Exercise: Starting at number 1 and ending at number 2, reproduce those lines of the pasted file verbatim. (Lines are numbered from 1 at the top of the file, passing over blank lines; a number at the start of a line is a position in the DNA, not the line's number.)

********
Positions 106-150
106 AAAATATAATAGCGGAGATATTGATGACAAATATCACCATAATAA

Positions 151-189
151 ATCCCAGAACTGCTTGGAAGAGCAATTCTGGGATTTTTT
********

Positions 106-150
106 AAAATATAATAGCGGAGATATTGATGACAAATATCACCATAATAA